PnP served non-blind, consumed over 2 days. Intriguing example of the varietal that imparts a deep sense of place, but also helps to make the case for just how noble the Riesling grape really is. This is not a wow wine, rather it's a wine that unfolds like a really good book, getting better and better by the chapter. Similar to all good books, this doesn't end with a big bang, some "ah-ha" meant to (finally?) grab your attention, instead it comes full circle, delivering a thorough study of the grape, time, and place. A wine to savor, to spend time with. Best on night #2. 12,5% abv, drink thru 2018
I'm getting some paraffin off the nose as well as stones and a wash of white fruit. The palate is, for my tastes, too centered on a flavor of brown leaves, along with pear and dried grapefruit and the elements from the nose. I agree with a previous note that this is both dry and elegant overall, but just not a wine I'd want to wait 15+ years for. It is showing a bit longer and broader today compared to yesterday, which was somewhat disappointing (vacu-vinned in the fridge overnight). Good, but not really special unless you dig the aged petroleum or earth notes or the transparent minerality. I can think of a number of salad courses to serve this with.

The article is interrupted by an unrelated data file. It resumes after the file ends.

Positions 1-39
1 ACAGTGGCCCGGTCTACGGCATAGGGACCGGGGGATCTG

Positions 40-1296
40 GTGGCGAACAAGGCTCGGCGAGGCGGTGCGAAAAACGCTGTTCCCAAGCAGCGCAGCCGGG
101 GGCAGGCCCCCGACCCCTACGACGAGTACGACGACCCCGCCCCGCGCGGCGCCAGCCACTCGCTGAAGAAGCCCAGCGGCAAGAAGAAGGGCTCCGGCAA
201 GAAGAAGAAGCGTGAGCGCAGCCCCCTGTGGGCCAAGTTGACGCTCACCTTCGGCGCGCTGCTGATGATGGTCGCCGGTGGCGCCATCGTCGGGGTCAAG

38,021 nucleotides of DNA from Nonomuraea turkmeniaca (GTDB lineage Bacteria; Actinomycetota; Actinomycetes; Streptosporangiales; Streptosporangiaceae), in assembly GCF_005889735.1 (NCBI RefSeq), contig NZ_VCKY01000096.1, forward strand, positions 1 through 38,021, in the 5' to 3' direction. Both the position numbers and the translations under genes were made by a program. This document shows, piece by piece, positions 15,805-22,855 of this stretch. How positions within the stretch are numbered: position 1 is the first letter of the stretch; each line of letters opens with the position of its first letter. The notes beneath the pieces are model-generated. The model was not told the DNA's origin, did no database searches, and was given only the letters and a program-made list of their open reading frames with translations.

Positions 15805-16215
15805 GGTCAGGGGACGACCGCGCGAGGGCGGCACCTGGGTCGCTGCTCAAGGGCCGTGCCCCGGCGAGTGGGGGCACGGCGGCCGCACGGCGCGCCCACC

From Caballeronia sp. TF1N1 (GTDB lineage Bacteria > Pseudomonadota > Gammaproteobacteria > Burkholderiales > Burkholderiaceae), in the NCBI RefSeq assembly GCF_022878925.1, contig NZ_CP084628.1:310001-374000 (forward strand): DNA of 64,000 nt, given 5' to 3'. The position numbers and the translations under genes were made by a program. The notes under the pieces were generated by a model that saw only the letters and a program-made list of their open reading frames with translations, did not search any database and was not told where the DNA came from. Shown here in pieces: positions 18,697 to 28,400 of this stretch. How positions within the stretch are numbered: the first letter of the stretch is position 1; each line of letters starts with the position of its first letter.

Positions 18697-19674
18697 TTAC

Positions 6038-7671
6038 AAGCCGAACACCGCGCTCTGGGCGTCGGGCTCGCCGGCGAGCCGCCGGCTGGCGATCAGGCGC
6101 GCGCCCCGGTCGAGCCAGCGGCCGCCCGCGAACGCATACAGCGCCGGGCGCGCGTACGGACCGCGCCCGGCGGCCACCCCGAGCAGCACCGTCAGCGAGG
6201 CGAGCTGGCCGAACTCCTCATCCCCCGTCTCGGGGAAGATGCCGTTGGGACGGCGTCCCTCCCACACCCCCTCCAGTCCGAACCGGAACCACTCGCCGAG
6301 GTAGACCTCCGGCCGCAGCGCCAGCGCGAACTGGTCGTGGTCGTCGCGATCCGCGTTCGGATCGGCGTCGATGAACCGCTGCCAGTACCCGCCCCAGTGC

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When traveling in Austria it is always a treat to stumble upon an aged bottle of Kirchmayr Solist at a local restaurant. This is one label you can purchase off a restaurant wine list with great confidence - if they have an old vintage it's bound to be first-rate. Why? The odds are it was just released by the winery, even if it's from the 1950s.
If you are looking for top-quality library stock and you are into Riesling, you may want to pay special attention here. Kirchmayr is one of the most unheralded sources for Austrian Riesling (and Gruner) for one simple reason - they don't release the wine until it is ready (and that could be 20-30 years). They hold back stock of their very best lots (single vineyard only) and keep them for at least ten years but typically 15-20 in the baroque cellar of Seitenstetten (a monastery). In the case of the early 1970s wines, it was 30 years before they were released and they sold out in a blink. Only wines with what they would consider to be "extra-ordinary depth and ageing potential" (emphasis on the hyphen between "extra" and "ordinary") are candidates for this regimen and they pass over 95% of their stock each year and settle on maybe 5% that fits their requirement for a Solist bottling (the name of this special library stock). If there is a question as to the longevity, the vintage is passed over completely.